Was Jeremy Piven Actually Stricken With Insufferable-Diva-Poisoning?

Aside from Fisher Stevens, everyone knows that Jeremy Piven's play-quitting sushi defense is bogus (but delicious!). However, E! is now alleging that Piven never actually quit—he was fired.

That's according to E!'s Ted Casablanca...wait! Don't click away! A productive intern has made the usually incomprehensible gossip guru semi-intelligible—just look:

"He was fired," says an integral player in the David Mamet play, about the banal evils of Hollywood. Yep, according to our pivotal insider, J.P. got booted for diva-like behavior. Like what? Like showing up two minutes before showtime, being a general d-bag toward the cast and crew and sending his understudy on if he didn't like the size of the audience.

"He wanted out of his contract for about a month—he was trying to get out of it," says another major Plow player, claiming the Emmy-winner was "disappointed" doin' it live night after night. The mercury poisoning excuse was a way out to save face.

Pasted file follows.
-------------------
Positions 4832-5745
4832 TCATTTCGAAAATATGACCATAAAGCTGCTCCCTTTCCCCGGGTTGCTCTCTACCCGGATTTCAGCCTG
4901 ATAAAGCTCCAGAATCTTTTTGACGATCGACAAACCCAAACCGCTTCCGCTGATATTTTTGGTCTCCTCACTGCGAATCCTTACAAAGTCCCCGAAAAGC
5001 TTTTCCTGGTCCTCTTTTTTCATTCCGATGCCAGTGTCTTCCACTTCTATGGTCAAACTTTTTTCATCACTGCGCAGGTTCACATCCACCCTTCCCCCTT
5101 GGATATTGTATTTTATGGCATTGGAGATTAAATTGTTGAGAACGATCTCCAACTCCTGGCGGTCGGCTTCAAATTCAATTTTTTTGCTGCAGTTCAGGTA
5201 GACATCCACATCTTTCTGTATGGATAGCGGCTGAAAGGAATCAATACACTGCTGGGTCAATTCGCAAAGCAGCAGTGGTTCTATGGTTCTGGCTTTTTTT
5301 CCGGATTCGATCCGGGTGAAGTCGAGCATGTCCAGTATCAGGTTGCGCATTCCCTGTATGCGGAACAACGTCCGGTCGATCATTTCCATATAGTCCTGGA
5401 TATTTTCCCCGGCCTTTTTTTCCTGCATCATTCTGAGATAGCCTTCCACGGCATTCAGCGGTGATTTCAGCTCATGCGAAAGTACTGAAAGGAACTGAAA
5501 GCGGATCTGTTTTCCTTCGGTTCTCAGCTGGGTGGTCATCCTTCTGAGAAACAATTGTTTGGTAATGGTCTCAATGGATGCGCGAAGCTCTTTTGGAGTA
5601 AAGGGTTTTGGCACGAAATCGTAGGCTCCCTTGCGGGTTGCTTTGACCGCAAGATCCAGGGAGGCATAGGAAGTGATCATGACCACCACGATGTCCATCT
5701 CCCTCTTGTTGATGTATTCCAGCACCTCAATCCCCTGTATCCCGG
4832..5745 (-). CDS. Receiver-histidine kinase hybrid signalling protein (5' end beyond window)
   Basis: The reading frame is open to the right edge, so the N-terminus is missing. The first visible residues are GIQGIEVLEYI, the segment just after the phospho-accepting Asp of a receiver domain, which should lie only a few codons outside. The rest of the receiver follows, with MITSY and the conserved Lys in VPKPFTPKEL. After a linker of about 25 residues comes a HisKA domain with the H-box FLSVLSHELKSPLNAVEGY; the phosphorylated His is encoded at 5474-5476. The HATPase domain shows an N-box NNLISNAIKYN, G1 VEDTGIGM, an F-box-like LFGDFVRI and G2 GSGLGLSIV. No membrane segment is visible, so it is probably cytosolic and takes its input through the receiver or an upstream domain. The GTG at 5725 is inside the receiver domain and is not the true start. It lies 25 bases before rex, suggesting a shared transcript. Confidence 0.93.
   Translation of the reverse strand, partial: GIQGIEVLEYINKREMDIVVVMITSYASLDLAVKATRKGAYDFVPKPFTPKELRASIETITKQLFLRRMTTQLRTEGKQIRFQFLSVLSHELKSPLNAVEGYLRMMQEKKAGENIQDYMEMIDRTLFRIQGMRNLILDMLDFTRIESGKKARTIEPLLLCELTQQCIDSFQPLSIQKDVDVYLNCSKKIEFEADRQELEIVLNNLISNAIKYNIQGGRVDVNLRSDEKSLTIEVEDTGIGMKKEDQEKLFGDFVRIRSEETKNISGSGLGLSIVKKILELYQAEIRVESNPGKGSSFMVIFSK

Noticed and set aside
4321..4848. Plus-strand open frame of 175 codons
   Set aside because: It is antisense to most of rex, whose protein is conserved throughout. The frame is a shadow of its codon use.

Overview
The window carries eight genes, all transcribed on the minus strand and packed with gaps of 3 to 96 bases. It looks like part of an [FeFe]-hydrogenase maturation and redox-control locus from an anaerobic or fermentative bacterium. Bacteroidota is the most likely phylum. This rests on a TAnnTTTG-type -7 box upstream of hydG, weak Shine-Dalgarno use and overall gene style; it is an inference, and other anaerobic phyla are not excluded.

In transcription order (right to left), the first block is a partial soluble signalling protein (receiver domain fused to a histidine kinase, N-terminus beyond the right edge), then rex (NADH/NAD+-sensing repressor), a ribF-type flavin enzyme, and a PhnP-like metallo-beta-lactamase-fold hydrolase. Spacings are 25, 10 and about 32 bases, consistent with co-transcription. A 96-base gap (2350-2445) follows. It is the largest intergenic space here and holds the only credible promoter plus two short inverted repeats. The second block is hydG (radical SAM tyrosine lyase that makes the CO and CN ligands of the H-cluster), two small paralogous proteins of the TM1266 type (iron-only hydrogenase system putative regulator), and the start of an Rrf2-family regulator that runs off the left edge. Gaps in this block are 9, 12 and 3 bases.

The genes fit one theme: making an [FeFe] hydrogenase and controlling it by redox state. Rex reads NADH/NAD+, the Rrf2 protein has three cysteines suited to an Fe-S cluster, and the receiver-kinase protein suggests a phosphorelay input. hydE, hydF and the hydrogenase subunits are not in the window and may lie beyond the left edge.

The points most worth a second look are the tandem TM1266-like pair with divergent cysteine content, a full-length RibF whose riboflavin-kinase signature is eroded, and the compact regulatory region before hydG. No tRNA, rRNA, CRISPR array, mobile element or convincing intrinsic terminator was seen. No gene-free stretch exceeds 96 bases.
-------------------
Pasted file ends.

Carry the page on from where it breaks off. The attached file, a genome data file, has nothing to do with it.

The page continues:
Since we would never impeach Casablanca's credentials and the stories of Piven misbehavior certainly sound true, we've got some advice for the producers of Speed-the-Plow: if you're planning on firing your most famous actor, maybe use the meantime to line up a backup actor with more star power than Norbert Leo Butz. You coulda had the guy from Wings! No, the other guy. No, not Shalhoub! No, not the Sideways one, either. Steven Weber!